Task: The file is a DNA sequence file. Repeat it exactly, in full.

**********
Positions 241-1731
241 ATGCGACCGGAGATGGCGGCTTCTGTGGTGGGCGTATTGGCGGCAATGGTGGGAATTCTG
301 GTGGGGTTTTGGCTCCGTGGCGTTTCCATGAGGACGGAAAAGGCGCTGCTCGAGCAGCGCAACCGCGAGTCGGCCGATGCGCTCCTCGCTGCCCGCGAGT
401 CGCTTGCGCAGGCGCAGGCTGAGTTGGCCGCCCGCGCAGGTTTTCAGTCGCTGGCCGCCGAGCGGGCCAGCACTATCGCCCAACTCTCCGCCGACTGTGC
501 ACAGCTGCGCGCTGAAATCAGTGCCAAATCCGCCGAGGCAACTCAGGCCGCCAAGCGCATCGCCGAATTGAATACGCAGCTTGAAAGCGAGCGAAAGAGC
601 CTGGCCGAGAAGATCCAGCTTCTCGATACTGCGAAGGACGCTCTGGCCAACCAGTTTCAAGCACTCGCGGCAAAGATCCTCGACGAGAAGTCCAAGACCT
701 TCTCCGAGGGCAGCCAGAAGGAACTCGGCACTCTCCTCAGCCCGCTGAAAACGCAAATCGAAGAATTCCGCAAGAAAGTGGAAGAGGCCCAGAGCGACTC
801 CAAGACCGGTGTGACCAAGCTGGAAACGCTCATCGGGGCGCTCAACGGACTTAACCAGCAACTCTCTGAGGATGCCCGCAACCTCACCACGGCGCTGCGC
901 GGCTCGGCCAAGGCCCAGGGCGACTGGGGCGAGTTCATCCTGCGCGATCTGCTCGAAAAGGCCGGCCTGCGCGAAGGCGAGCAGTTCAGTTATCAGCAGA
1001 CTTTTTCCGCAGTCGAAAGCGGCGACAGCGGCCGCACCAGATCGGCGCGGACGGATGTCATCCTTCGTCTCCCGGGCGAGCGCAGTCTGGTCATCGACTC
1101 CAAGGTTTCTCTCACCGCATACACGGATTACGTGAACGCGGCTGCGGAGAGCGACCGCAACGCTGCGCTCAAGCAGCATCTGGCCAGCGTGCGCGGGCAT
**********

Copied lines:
Positions 241-1731
241 ATGCGACCGGAGATGGCGGCTTCTGTGGTGGGCGTATTGGCGGCAATGGTGGGAATTCTG
301 GTGGGGTTTTGGCTCCGTGGCGTTTCCATGAGGACGGAAAAGGCGCTGCTCGAGCAGCGCAACCGCGAGTCGGCCGATGCGCTCCTCGCTGCCCGCGAGT
401 CGCTTGCGCAGGCGCAGGCTGAGTTGGCCGCCCGCGCAGGTTTTCAGTCGCTGGCCGCCGAGCGGGCCAGCACTATCGCCCAACTCTCCGCCGACTGTGC
501 ACAGCTGCGCGCTGAAATCAGTGCCAAATCCGCCGAGGCAACTCAGGCCGCCAAGCGCATCGCCGAATTGAATACGCAGCTTGAAAGCGAGCGAAAGAGC
601 CTGGCCGAGAAGATCCAGCTTCTCGATACTGCGAAGGACGCTCTGGCCAACCAGTTTCAAGCACTCGCGGCAAAGATCCTCGACGAGAAGTCCAAGACCT
701 TCTCCGAGGGCAGCCAGAAGGAACTCGGCACTCTCCTCAGCCCGCTGAAAACGCAAATCGAAGAATTCCGCAAGAAAGTGGAAGAGGCCCAGAGCGACTC
801 CAAGACCGGTGTGACCAAGCTGGAAACGCTCATCGGGGCGCTCAACGGACTTAACCAGCAACTCTCTGAGGATGCCCGCAACCTCACCACGGCGCTGCGC
901 GGCTCGGCCAAGGCCCAGGGCGACTGGGGCGAGTTCATCCTGCGCGATCTGCTCGAAAAGGCCGGCCTGCGCGAAGGCGAGCAGTTCAGTTATCAGCAGA
1001 CTTTTTCCGCAGTCGAAAGCGGCGACAGCGGCCGCACCAGATCGGCGCGGACGGATGTCATCCTTCGTCTCCCGGGCGAGCGCAGTCTGGTCATCGACTC
1101 CAAGGTTTCTCTCACCGCATACACGGATTACGTGAACGCGGCTGCGGAGAGCGACCGCAACGCTGCGCTCAAGCAGCATCTGGCCAGCGTGCGCGGGCAT